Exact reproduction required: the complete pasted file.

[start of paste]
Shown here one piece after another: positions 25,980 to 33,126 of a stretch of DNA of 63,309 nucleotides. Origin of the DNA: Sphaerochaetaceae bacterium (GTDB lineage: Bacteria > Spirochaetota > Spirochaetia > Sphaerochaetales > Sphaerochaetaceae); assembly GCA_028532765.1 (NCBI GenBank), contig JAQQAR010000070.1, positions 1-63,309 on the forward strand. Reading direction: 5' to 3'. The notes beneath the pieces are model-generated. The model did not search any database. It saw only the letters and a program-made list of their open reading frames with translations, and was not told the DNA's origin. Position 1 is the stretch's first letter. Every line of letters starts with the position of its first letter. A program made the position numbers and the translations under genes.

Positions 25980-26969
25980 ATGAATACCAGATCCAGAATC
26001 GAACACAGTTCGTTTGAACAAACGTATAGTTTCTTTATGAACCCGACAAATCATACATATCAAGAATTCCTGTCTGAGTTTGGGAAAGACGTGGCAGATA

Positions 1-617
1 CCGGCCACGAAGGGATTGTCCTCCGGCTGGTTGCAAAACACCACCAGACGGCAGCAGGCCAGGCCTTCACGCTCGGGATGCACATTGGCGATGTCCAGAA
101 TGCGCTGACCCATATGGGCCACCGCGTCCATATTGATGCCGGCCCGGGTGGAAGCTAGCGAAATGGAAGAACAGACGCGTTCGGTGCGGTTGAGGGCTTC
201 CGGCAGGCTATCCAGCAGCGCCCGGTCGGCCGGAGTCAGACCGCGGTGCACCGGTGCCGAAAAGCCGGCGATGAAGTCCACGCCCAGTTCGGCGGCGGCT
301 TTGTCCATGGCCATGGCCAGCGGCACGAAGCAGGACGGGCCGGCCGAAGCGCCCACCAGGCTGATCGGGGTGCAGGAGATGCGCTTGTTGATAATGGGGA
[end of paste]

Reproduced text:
Shown here one piece after another: positions 25,980 to 33,126 of a stretch of DNA of 63,309 nucleotides. Origin of the DNA: Sphaerochaetaceae bacterium (GTDB lineage: Bacteria > Spirochaetota > Spirochaetia > Sphaerochaetales > Sphaerochaetaceae); assembly GCA_028532765.1 (NCBI GenBank), contig JAQQAR010000070.1, positions 1-63,309 on the forward strand. Reading direction: 5' to 3'. The notes beneath the pieces are model-generated. The model did not search any database. It saw only the letters and a program-made list of their open reading frames with translations, and was not told the DNA's origin. Position 1 is the stretch's first letter. Every line of letters starts with the position of its first letter. A program made the position numbers and the translations under genes.

Positions 25980-26969
25980 ATGAATACCAGATCCAGAATC
26001 GAACACAGTTCGTTTGAACAAACGTATAGTTTCTTTATGAACCCGACAAATCATACATATCAAGAATTCCTGTCTGAGTTTGGGAAAGACGTGGCAGATA

Positions 1-617
1 CCGGCCACGAAGGGATTGTCCTCCGGCTGGTTGCAAAACACCACCAGACGGCAGCAGGCCAGGCCTTCACGCTCGGGATGCACATTGGCGATGTCCAGAA
101 TGCGCTGACCCATATGGGCCACCGCGTCCATATTGATGCCGGCCCGGGTGGAAGCTAGCGAAATGGAAGAACAGACGCGTTCGGTGCGGTTGAGGGCTTC
201 CGGCAGGCTATCCAGCAGCGCCCGGTCGGCCGGAGTCAGACCGCGGTGCACCGGTGCCGAAAAGCCGGCGATGAAGTCCACGCCCAGTTCGGCGGCGGCT
301 TTGTCCATGGCCATGGCCAGCGGCACGAAGCAGGACGGGCCGGCCGAAGCGCCCACCAGGCTGATCGGGGTGCAGGAGATGCGCTTGTTGATAATGGGGA